In its malicious sense, a rooter is a cracker who exploits a web server vulnerability to access the root directory of the hosting machine. The term should not be confused with the phonetically similar "router", which is specialized hardware or software that "drives" Internet packets along the network.
There are several reasons why a cracker would attempt such an attack. In general, this is done to create unauthorized accounts, or to access the accounts of other users. It is not uncommon for attackers to interrupt access to files vital for administration in order to prevent the removal of the accounts they create.
The accounts are most often used to distribute warez content, which was a popular method of spreading applications, movies or music when P2P didn't exist. This allowed attackers to use great bandwidth resources that would otherwise be unavailable to them.
Mass-cracking software actually became available, testing web servers for well known vulnerabilities that would allow a rooting attack. The most common targets were systems which weren't very well guarded, like many university servers. This lead to a proliferation of such attacks, making them a main security concern at its times.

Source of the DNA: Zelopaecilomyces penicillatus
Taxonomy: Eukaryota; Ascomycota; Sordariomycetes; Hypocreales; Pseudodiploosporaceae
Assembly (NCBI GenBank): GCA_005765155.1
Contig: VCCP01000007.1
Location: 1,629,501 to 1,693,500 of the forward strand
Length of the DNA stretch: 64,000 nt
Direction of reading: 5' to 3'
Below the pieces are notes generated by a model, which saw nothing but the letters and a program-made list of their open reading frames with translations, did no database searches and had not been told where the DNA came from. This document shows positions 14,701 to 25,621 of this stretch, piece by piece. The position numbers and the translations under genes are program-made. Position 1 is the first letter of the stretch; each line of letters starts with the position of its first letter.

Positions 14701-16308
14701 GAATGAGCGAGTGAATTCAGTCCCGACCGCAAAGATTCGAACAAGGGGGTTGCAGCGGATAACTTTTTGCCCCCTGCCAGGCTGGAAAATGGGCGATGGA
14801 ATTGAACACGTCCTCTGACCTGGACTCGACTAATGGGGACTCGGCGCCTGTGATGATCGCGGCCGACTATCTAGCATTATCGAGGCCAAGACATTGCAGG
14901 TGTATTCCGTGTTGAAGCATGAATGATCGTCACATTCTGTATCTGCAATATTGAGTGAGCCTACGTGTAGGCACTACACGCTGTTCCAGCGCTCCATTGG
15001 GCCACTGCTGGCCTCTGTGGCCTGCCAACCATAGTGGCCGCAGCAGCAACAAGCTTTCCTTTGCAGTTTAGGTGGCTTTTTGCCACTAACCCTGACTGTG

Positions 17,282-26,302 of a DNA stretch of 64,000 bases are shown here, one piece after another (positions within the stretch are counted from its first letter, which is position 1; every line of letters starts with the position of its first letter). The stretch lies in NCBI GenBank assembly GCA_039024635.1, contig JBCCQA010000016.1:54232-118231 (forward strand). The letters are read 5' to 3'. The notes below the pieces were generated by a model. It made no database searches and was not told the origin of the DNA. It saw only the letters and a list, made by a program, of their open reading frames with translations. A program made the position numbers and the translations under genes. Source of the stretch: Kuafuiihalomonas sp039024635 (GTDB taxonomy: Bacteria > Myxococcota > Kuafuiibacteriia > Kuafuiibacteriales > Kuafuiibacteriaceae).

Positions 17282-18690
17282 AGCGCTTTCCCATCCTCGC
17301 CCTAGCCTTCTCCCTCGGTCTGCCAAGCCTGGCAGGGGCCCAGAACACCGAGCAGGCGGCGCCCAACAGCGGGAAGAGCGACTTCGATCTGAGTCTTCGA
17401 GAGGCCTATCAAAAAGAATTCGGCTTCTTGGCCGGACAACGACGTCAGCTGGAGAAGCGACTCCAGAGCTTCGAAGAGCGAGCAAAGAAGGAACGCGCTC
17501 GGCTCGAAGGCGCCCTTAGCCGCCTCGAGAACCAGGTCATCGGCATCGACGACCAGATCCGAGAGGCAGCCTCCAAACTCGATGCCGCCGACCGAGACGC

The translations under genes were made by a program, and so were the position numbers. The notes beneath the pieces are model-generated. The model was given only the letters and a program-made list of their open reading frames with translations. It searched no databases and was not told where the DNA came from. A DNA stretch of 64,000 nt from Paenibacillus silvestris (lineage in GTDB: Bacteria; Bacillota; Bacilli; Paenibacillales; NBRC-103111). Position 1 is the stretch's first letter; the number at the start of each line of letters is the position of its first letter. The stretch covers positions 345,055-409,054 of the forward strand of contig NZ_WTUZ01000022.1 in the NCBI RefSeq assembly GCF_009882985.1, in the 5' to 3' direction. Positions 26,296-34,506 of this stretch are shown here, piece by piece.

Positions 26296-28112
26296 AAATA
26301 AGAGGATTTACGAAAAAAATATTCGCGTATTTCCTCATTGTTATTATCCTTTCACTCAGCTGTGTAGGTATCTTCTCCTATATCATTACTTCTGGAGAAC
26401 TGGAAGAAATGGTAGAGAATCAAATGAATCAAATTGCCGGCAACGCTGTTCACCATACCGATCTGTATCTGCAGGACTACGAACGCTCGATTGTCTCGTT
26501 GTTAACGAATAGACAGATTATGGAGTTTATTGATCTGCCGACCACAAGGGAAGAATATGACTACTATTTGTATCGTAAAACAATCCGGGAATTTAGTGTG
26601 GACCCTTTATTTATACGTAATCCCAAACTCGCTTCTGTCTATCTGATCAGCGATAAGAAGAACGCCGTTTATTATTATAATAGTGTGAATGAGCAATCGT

These attacks can create quite a serious havoc on the server, often resulting in a ceasing of the service, sometimes for days.
Rooting attacks can also be executed for non-malicious purposes. It is somewhat ironic, in fact, that such attacks are required to repair a server that has been subject to exactly the same kind of attack. If the attackers modified the password, a rooting attack is exactly what administrators would try to do in order to repair the system.
Rooting attacks generally exploit quite obvious problems in the source code. Therefore, the general method is simply to keep everything in the system updated, and close down any significant backdoors.